That perception of “credit contraction” is occurring at a time when the transportation sector as a whole is seeking more financing to purchase equipment. According to GE Capital America’s quarterly CFO survey, transportation leads all industries considering financing for equipment (69%) over the next 12 months.

TBA’s Thompson noted that in trucking, half of the market has reduced financing available and thus he sees them running at “half throttle” – getting about half the financing that they did previously – for some time to come. “We see little change in that sector,” he noted.

Jonathan Starks, director of transportation analysis for FTR Associates, pointed out that while truckers in general “are operating in a modestly positive environment, it’s not strong enough to elicit higher demand for expensive new vehicles,” adding that growth in freight volumes and rates slowed noticeably during late 2011 and into 2012.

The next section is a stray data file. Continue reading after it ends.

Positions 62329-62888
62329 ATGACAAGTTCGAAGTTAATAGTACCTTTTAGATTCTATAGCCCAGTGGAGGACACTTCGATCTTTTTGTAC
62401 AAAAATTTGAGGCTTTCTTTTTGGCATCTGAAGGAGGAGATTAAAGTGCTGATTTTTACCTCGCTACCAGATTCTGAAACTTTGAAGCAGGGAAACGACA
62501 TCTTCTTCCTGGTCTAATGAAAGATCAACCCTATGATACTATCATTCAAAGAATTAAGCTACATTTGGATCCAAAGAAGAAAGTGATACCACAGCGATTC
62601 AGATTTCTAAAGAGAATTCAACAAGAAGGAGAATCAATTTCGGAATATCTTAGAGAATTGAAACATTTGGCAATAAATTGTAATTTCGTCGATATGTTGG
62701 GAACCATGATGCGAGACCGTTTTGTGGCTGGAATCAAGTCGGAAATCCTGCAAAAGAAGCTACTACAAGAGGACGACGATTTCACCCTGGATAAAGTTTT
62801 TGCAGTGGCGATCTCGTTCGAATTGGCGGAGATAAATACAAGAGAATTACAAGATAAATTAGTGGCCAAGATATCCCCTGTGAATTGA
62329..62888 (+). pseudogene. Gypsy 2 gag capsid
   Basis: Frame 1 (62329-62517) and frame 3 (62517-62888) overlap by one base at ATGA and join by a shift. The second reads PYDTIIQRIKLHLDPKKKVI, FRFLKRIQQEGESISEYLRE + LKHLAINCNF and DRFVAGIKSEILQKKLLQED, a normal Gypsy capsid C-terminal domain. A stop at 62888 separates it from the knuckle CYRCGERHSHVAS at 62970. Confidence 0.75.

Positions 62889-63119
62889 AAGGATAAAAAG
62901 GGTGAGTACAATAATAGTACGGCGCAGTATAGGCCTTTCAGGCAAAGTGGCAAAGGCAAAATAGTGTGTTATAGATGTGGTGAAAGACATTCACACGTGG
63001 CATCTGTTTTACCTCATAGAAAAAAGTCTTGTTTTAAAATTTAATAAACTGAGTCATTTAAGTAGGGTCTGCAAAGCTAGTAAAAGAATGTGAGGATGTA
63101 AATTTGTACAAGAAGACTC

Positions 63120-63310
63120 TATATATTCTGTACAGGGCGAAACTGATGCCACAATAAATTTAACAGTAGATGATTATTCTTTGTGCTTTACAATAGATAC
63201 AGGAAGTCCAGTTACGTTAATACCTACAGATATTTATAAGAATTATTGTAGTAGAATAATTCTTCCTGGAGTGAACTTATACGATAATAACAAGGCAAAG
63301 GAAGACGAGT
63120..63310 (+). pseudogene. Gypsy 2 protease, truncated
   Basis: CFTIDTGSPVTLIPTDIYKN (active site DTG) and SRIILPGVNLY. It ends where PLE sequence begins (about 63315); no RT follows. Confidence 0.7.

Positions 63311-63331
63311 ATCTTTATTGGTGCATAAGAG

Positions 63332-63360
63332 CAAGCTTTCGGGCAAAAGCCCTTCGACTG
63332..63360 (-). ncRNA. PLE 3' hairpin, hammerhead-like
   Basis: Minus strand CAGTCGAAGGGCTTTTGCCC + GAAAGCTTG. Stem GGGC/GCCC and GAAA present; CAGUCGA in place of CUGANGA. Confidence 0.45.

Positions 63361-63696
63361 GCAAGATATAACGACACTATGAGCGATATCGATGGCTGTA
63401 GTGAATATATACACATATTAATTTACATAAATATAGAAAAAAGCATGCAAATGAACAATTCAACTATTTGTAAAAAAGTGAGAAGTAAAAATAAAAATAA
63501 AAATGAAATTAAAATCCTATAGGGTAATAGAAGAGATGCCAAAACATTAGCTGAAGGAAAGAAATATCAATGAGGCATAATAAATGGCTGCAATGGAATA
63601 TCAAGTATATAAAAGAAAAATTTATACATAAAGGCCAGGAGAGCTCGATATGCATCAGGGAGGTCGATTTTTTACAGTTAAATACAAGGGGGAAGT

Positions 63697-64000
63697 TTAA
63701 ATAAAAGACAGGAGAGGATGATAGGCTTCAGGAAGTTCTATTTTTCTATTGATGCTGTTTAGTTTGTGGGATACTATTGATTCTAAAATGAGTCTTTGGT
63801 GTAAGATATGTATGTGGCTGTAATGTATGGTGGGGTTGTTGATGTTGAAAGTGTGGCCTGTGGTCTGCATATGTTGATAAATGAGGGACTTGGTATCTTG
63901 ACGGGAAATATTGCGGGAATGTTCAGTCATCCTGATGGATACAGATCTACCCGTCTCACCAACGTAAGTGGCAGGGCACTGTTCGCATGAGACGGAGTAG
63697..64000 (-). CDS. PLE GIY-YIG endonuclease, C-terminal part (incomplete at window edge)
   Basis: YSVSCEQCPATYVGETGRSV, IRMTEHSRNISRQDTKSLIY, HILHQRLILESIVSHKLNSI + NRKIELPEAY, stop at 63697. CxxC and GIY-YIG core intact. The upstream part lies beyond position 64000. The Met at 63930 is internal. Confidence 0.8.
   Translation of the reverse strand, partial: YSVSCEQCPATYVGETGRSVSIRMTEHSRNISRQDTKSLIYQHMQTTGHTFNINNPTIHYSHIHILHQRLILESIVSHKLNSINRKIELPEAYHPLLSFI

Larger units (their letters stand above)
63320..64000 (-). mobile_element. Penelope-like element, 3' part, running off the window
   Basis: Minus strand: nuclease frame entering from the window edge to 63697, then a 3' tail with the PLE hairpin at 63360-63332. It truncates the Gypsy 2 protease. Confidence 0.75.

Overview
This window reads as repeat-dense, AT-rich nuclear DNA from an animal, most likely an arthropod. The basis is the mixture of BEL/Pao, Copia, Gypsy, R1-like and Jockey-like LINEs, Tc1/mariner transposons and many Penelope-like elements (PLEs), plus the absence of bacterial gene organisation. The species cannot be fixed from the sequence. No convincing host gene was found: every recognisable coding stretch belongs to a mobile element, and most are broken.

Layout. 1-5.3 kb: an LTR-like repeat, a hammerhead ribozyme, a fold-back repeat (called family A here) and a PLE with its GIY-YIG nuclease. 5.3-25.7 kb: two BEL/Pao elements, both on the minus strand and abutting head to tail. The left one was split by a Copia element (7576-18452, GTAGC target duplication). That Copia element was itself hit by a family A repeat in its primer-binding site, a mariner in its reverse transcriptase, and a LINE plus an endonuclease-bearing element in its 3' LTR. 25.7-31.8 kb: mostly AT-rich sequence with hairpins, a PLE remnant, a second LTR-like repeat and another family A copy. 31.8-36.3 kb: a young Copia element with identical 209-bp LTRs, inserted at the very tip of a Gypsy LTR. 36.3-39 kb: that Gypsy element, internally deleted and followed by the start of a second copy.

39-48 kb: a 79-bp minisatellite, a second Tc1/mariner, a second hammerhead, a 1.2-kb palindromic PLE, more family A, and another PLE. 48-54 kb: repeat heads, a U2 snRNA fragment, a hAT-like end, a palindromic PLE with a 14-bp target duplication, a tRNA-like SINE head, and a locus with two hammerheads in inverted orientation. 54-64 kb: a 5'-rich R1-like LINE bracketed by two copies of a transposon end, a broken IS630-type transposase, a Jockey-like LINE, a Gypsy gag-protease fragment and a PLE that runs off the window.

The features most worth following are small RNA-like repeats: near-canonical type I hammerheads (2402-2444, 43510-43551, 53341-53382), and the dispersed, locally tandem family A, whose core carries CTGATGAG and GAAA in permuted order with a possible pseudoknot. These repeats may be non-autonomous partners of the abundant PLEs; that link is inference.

Starks noted that preliminary data showed June Class 8 truck net orders at 16,195 units – 8% lower than May, 23% lower than the same month last year, and the lowest month for orders since September 2010. For the three-month period including June, Class 8 orders translate into annual demand of 202,700 units – well below the roughly 250,000 units built last year and the 261,000 units originally projected to be built in 2012.

“Comparing that to our overall 10-year populations plus a relatively flat freight market, we see a flat projection,” added TBA’s Thompson. “We are also seeing the new average norm truck life stretching out – trucks are better than ever – and therefore many are adjusting that truck population basis out more.”

“The explanation for the soft patch remains of the ‘death by a thousand cuts’ variety,” noted Kenny Vieth, president and senior analyst for ACT Research. “As has been the case since late February/early March, the issue appears to boil down to credit-buying truckers’ confidence in the economy relative to the risk of taking out a sizeable loan to buy a truck. To that end, risk, economic or political, domestic or global, remains high, and memories of 2009 are still fresh.”